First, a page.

Thesis defense Dirk Bertens (Donders Series 199)
8 January 2016
Promotors: prof. dr. R.P.C. Kessels, prof. dr. L. Fasotti, copromotor: dr. D.H.E. Boelen
Doin’ it right: Assessment and errorless learning of executive skills after brain injury
Many brain-injured patients referred for outpatient rehabilitation have executive deficits, notably difficulties with planning, problem-solving and goal directed behaviour.
Even subtle executive deficits can provoke difficulties in learning and performing daily life activities. Goal Management Training (GMT) has proven to be an efficacious cognitive treatment for these problems. GMT entails learning and applying an algorithm, in which daily tasks are subdivided into multiple steps.
The main aim of this thesis was to examine whether using an errorless learning approach (preventing the occurrence of errors during the acquisition phase of learning) contributes to the efficacy of GMT in the performance of complex daily tasks. Results showed that everyday task performance in brain-injured patients with executive impairments improved significantly more after the experimental errorless GMT compared to conventional GMT. These finding show that errorless learning is not only beneficial for amnesic patients but for executively impaired patients as well.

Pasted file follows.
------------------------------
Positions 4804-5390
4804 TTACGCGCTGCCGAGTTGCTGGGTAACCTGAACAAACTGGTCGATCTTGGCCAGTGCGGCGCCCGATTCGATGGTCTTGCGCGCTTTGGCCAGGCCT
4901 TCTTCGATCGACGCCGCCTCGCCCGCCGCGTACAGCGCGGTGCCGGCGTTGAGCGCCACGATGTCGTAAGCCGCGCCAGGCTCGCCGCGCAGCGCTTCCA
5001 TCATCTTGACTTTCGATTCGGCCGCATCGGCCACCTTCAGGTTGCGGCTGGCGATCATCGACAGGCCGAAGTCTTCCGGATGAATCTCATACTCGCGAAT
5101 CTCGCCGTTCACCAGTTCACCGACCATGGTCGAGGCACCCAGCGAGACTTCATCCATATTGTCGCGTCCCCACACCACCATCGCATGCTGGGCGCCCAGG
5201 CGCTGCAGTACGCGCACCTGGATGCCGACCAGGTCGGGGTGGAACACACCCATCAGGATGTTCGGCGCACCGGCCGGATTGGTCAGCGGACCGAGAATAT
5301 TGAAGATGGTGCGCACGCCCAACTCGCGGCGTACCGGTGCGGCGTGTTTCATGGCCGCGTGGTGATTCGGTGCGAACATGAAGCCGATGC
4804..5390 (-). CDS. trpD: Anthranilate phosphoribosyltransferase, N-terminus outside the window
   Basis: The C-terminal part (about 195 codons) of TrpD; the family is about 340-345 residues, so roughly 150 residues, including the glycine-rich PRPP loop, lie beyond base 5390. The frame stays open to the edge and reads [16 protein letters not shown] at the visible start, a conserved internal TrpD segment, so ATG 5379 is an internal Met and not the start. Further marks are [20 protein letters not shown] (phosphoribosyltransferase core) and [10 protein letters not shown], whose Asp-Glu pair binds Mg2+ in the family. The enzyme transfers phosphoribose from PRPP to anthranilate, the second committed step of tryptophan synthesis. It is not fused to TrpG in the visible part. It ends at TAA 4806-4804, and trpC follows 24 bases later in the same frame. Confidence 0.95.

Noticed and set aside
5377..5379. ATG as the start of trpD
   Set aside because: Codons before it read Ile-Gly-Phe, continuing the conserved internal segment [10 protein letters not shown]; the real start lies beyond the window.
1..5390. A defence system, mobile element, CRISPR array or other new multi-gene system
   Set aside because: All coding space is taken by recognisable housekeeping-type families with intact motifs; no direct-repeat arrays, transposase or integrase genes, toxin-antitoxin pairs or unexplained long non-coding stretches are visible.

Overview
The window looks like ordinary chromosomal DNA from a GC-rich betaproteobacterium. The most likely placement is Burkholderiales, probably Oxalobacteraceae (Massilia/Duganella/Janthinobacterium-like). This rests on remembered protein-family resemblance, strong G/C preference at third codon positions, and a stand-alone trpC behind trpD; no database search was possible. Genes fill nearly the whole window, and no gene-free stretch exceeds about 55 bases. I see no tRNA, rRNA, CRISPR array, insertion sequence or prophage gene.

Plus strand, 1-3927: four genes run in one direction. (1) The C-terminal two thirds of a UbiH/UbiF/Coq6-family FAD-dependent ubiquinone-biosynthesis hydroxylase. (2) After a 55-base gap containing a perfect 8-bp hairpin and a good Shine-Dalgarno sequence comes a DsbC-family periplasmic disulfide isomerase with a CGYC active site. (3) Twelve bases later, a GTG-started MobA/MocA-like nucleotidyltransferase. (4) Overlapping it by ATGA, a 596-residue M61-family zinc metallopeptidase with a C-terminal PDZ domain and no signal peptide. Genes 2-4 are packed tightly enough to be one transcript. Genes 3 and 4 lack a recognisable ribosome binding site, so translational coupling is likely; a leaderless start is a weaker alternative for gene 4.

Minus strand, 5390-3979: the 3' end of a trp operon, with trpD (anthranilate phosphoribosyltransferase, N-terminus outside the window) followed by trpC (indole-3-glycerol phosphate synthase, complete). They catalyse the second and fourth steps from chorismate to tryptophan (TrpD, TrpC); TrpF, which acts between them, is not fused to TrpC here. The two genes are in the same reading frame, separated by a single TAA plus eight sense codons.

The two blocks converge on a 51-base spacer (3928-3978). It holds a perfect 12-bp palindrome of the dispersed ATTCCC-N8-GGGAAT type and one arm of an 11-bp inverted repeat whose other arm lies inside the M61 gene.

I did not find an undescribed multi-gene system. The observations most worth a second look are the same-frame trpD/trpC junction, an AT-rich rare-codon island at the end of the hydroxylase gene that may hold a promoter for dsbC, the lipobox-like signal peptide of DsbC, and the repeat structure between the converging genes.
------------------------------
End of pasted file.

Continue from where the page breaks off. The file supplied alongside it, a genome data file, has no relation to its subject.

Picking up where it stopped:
A second aim was to further improve the assessment of executive impairments by investigating an adapted version of an existing executive function test, the Modified Six Elements Test (MSET). The investigated adaptations to the MSET contributed to better possibilities to detect mild executive deficits and to evaluate executive function over the course of time.
The adapted MSET and the investigated errorless GMT contribute to a better assessment and treatment of executive function and can be implemented in cognitive rehabilitation settings in clinical practice.